High Commissioner’s Presentation of the Report on the Situation of Human Rights and Technical Assistance in Venezuela
MICHELLE BACHELET, United Nations High Commissioner for Human Rights, said that following two years of her team’s presence in Venezuela, they kept expanding their areas of cooperation, access and presence and in this spirit had agreed, last Friday, to renew their Letter of Understanding, doubling the number of human rights officers in the country from 6 to 12. She explained that over the last year, her team had been providing technical assistance in various ways, including by assessing the compliance of public institutions with the Minnesota and Istanbul protocols as well as developing tailored protocols to guide increased accountability in relation to the protection of the rights to life and physical integrity. She reiterated her call for the full release of all those arbitrarily detained and welcomed the acquittal of Jaulio Bratar.
The High Commissioner said her team continued to accompany authorities in their preparation for the upcoming Universal Periodic Review and promote the ratification of all core human rights treaties, such as the Convention against Enforced Disappearance. Despite economic and social programmes put in place to alleviate the situation, and some improvements achieved over recent years, income levels continued to be dramatically low and insufficient to ensure an adequate standard of living and affected access to food and education. She encouraged the strengthening of access to basic services, particularly for the most vulnerable groups and with special attention to ensuring equal access, preventing discrimination, and guaranteeing participation, transparency and public oversight.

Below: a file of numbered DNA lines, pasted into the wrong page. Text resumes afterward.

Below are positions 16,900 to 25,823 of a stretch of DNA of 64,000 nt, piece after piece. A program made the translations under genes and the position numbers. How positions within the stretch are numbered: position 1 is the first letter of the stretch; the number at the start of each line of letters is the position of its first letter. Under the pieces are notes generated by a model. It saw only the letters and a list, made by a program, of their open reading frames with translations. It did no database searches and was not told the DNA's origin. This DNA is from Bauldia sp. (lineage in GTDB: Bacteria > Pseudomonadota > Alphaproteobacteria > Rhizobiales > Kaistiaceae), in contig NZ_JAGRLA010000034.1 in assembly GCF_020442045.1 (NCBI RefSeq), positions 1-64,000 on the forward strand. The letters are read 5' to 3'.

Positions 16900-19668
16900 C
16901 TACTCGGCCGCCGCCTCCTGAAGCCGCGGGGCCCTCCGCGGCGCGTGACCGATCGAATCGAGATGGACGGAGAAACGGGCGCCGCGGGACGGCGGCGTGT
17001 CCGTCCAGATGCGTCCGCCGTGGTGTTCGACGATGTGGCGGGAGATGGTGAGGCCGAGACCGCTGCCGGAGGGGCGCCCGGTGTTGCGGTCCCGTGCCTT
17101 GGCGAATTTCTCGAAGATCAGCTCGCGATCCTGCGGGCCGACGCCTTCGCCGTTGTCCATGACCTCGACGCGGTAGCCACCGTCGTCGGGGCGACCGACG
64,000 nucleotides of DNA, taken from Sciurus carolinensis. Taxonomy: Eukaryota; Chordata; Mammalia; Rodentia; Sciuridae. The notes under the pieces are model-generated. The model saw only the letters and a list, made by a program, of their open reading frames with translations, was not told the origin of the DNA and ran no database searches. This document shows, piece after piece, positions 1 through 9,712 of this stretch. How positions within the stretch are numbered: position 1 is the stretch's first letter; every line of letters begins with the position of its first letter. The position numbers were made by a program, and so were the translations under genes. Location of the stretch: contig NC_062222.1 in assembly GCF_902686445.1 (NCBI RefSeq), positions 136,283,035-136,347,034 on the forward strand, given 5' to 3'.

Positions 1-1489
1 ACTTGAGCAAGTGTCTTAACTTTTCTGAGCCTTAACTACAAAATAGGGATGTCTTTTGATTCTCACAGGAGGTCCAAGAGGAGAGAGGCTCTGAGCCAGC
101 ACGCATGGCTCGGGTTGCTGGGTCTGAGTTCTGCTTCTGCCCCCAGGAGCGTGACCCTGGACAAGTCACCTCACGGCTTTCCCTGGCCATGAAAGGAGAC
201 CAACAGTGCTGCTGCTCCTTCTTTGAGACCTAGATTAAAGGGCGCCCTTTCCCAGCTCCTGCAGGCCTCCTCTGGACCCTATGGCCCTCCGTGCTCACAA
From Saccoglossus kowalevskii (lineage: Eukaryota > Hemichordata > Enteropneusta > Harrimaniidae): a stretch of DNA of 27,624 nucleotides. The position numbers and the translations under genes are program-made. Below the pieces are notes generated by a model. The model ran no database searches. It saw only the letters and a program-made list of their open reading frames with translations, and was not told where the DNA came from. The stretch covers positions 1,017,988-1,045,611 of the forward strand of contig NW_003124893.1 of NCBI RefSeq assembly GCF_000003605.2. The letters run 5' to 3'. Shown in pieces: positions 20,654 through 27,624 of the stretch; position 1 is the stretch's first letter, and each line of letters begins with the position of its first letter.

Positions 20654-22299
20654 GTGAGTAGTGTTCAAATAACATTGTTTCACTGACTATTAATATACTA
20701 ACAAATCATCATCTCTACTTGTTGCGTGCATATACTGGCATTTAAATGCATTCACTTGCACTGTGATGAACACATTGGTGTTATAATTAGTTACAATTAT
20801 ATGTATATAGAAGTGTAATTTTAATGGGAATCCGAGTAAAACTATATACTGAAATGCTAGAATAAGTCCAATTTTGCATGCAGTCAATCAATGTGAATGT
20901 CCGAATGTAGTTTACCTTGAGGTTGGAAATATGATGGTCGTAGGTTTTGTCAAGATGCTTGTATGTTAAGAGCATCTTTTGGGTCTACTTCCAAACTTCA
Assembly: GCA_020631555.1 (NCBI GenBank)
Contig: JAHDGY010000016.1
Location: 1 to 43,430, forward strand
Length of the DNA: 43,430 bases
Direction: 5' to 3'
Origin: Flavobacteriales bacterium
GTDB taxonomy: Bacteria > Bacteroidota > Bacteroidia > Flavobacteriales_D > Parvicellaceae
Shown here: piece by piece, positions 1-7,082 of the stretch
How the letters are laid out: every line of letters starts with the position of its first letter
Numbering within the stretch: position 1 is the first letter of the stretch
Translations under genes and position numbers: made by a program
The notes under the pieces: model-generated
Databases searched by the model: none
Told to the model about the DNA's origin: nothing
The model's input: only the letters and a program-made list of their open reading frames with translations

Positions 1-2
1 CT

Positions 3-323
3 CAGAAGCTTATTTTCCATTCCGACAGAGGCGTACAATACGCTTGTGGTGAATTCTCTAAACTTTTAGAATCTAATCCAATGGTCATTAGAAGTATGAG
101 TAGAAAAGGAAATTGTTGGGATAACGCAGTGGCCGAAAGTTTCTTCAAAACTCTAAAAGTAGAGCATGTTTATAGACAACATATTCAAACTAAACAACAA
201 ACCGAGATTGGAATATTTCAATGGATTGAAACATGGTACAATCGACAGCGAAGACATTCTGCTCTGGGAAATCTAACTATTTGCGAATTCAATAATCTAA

Presentation of Update by the High Commissioner on the Situation of Human Rights in Afghanistan
MICHELLE BACHELET, United Nations High Commissioner for Human Rights, said that since the Council’s special session on Afghanistan on 24 August, the people of Afghanistan had faced violence and yet further profound upheaval. She was concerned by reports of civilian casualties and human rights abuses, as a result of the fighting in Panjshir valley, as well as the growing hardship caused by the dire humanitarian situation there. Facing a deepening humanitarian and economic crisis, Afghanistan had entered a new and perilous phase, with many Afghans profoundly concerned for their human rights, particularly women, ethnic and religious communities.